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Damnit! I went to vote 5 stars and the location of the 5th star changed so it hit 2?!? Can I change it?




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You can tell a lot about the stars this early in the game. There was an accidental "2", and then a "5" for a total of 7/2 stars. Now the average is back down to "2" which means a couple of folks gave the article some really low marks. The problem is, they didn't take the time to explain why in this discussion, so I have to guess why that may be and don't actually learn anything from them.
Jeff Moden "RBAR is pronounced "reebar" and is a "Modenism" for "RowByAgonizingRow".
First step towards the paradigm shift of writing Set Based code: Stop thinking about what you want to do to a row... think, instead, of what you want to do to a column."
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My only feedback is I'm a big fan of sticking to integer arithmetic where possible so a few neat tricks there!




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cppprogrammer (4/8/2013) My only feedback is I'm a big fan of sticking to integer arithmetic where possible so a few neat tricks there!
Me too! I knew it was going to be lightning quick when I first saw it just because of the Integer Math in it. "tclausen.dk" did a heck of a job on this one. Here's his link again (look for his second post on the thread). Let's get everyone to stop over there and lets see if we can drive his post over the 5,000 mark. The man definitely deserves it for this one! http://stackoverflow.com/questions/7330711/isoweekinsqlserver2005
Jeff Moden "RBAR is pronounced "reebar" and is a "Modenism" for "RowByAgonizingRow".
First step towards the paradigm shift of writing Set Based code: Stop thinking about what you want to do to a row... think, instead, of what you want to do to a column."
Helpful Links: How to post code problems How to post performance problems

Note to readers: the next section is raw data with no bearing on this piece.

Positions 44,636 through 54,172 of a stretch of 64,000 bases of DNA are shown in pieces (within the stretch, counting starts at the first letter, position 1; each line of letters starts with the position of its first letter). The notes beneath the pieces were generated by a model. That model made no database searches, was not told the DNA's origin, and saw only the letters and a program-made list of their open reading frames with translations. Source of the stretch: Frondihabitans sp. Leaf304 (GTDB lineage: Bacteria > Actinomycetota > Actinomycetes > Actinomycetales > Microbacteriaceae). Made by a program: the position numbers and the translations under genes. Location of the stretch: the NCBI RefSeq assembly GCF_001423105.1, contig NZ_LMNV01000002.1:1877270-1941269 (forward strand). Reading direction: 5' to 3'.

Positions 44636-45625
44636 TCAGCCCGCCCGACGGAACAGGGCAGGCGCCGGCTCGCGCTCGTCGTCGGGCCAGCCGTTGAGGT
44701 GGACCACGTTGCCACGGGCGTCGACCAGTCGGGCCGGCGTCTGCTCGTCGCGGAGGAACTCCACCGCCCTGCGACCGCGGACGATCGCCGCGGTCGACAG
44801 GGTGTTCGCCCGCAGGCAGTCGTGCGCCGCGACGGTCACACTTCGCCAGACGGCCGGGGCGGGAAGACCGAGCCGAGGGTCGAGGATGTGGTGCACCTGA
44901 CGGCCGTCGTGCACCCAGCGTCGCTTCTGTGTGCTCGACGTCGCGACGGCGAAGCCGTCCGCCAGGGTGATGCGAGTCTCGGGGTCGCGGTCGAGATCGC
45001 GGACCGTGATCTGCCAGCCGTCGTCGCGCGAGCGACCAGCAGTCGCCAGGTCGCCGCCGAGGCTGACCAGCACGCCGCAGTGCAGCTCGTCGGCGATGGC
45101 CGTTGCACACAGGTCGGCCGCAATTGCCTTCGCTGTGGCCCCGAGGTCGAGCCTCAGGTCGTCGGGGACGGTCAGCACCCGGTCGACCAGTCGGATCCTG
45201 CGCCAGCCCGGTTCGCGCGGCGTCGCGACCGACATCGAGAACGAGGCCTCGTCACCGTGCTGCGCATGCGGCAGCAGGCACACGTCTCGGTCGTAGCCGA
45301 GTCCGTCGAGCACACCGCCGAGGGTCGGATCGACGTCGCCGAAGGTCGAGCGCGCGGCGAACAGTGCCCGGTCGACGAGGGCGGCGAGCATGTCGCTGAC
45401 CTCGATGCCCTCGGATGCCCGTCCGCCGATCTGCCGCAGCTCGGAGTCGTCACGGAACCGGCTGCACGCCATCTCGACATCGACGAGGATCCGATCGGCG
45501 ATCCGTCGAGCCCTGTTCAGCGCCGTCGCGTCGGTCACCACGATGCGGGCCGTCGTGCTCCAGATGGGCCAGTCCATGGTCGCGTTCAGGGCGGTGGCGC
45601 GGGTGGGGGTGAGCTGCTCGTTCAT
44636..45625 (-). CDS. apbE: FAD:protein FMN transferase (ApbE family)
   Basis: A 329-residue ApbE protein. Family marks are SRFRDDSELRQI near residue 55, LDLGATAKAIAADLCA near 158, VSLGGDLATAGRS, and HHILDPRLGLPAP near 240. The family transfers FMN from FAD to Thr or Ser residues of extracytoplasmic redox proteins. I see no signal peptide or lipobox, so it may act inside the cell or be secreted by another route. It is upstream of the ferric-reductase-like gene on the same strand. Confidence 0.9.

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This is one excellent algorithm to get the ISO week number. However doing this by using 17530101 instead of 19000101 throws an error
Arithmetic overflow error converting expression to data type datetime.
It turns out the highest integer value "DATEPART(DAYOFYEAR" can accept 2958463. Which is 8100 years, which accidentally is the number of years between 1900 and 9999 and number of days between 19000101 and 99991231. My guess is that a developer over at Microsoft has hardwired this upper limit.
N 56°04'39.16" E 12°55'05.25"




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However, the fix is really simple. Since all we need in an anchor date of a monday, write this case statement.
===== Test the new formula ============================================================ DECLARE @BitBucket INT; SELECT @BitBucket = CASE WHEN Date < '19000101' THEN DATEPART(dy,DATEDIFF(dd,'17530101',Date)/7*7+3)+6 ELSE DATEPART(dy,DATEDIFF(dd,'19000101',Date)/7*7+3)+6 end / 7 FROM #TestTable; GO 5
N 56°04'39.16" E 12°55'05.25"




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SwePeso (4/8/2013) This is one excellent algorithm to get the ISO week number. However doing this by using 17530101 instead of 19000101 throws an error
Arithmetic overflow error converting expression to data type datetime.
It turns out the highest integer value "DATEPART(DAYOFYEAR" can accept 2958463. Which is 8100 years, which accidentally is the number of years between 1900 and 9999 and number of days between 19000101 and 99991231. My guess is that a developer over at Microsoft has hardwired this upper limit.
Too funny and brilliant observation, Peter. Your CASE statement fix works great especially since I would imagine that most folks would encapsulate the formula in one form or another of a function.
Your fix for the earlier date does have me thinking about Integer Math and conversions, though. I don't know why, but I've never tested to see if the use of Date Serial Numbers such as 0 ('19000101') and 53690 ('17530101') are faster than their string counter parts as we use them in some of the date functions. We do know that CAST and CONVERT to strings and back again is slower but I've never tested the implicit conversions. I'll give it a whirl when I get home from work tonight.
Thanks for stopping by, Peter. Haven't seen you around much and it's a real pleasure to see that fabulous mind at work here, again.
Jeff Moden "RBAR is pronounced "reebar" and is a "Modenism" for "RowByAgonizingRow".
First step towards the paradigm shift of writing Set Based code: Stop thinking about what you want to do to a row... think, instead, of what you want to do to a column."
Helpful Links: How to post code problems How to post performance problems




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